It is just as infuriating for us to learn how they seem to be unmindful of what has been going about. While everyone else is buzzing to get the relief and clearing operations moving in Tacloban, the other hardly hit areas within the Visayas region were “ignored”. We had to learn it from the correspondents and a few people on Social Media that there are small islands in Northern Cebu, a great part of the Aklan province, and a few other areas were just as devastated but had been without food and shelter for days. And that no government agency has reached out to their aid.
When CNN’s Christiane Amanpour got a hold of an interview with President Aquino, the latter looked to be putting everyone, including Amanpour herself, under the impression that his government is totally in control of the situation. However, the real situation in the Visayas was beyond his story – by a mile. This unlikely and unconvincing interview brought the President’s much-boasted popularity quickly sliding down the sewers.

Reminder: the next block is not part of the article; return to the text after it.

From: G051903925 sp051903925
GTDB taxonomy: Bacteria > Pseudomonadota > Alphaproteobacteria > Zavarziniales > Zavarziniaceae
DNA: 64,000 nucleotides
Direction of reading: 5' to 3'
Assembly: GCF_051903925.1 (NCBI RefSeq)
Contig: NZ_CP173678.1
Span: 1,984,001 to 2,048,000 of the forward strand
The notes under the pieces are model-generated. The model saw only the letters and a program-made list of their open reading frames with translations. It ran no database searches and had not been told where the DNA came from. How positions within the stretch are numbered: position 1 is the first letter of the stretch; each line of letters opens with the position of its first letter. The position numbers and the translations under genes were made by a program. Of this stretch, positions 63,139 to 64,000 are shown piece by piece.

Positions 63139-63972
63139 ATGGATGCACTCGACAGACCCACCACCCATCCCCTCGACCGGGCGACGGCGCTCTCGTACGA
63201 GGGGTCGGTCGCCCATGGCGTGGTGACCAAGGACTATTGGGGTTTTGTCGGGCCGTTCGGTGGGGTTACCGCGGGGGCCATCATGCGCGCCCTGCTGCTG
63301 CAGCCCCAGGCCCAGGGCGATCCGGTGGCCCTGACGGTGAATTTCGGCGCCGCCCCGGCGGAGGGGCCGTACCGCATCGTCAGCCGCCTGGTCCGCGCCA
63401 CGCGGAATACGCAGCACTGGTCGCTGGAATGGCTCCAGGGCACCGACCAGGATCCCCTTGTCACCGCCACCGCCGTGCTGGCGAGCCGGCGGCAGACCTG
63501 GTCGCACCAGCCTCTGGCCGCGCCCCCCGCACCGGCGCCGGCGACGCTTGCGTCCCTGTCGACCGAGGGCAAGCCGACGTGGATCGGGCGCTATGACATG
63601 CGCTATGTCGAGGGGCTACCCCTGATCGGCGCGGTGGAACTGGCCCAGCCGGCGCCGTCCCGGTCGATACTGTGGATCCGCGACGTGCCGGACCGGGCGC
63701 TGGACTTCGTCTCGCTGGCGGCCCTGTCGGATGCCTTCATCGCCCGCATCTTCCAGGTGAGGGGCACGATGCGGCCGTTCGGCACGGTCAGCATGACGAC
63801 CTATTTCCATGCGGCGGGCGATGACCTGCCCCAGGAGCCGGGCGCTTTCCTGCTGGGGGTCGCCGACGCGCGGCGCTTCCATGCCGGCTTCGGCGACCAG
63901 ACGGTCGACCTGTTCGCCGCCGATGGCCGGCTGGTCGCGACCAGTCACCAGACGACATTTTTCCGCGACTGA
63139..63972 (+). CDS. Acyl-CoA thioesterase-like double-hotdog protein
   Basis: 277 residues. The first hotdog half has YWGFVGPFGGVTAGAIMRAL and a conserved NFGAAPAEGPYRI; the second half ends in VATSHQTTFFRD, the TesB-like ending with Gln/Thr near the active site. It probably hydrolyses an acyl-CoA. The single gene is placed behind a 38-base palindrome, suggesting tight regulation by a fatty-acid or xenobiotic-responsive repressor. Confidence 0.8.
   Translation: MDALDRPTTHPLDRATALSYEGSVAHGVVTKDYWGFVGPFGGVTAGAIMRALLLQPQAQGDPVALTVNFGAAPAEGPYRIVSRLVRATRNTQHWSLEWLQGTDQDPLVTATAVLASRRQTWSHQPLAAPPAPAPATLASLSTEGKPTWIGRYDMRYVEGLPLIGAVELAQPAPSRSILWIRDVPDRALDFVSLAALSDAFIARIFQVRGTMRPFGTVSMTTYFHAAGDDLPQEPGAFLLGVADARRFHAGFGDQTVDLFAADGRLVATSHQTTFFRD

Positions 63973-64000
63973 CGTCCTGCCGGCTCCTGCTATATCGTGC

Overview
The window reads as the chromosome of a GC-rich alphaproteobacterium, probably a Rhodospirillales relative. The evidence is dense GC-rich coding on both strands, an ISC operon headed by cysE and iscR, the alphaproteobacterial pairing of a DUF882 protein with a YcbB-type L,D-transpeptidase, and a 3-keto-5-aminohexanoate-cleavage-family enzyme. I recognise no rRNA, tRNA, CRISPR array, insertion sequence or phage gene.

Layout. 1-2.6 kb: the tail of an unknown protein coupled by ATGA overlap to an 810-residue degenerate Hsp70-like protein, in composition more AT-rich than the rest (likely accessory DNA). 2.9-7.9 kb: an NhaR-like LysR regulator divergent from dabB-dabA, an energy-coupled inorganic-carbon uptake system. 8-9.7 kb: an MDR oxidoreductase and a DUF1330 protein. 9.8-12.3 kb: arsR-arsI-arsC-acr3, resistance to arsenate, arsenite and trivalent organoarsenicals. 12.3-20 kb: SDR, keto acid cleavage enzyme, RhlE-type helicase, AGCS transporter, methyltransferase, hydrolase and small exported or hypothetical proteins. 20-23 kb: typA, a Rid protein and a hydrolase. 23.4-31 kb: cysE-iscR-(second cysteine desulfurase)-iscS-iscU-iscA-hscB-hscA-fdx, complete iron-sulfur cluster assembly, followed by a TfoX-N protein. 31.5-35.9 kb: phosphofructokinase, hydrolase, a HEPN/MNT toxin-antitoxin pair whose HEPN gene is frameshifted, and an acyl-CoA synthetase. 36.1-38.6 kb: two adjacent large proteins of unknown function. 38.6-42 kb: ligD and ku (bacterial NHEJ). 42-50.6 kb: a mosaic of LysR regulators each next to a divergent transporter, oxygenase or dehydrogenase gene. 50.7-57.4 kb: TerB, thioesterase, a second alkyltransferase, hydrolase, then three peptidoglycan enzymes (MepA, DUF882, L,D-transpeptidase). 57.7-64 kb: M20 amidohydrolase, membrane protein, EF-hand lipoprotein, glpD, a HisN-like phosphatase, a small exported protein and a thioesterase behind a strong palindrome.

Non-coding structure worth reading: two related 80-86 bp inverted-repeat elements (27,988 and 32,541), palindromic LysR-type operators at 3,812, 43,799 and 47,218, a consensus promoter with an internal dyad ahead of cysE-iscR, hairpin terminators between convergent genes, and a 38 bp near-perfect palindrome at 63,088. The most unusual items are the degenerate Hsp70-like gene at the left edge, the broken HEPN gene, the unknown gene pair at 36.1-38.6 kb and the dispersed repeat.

Nearly a week in following the ravaging of the typhoon – and must I say that being hungry and thirsty for that long could be hell, with the entire planet seeing this – President Aquino made an announcement that he’s taking over the relief and clearing operations. There would have been some applause somewhere, but no. His taking charge of the situation looked to the public as that of their implied acknowledgement of their failure to respond efficiently and strategically [to the aftermath of the disaster]. This has even caused more frustration and anger from the people. President Aquino’s so-called charisma took a full turn and got screwed.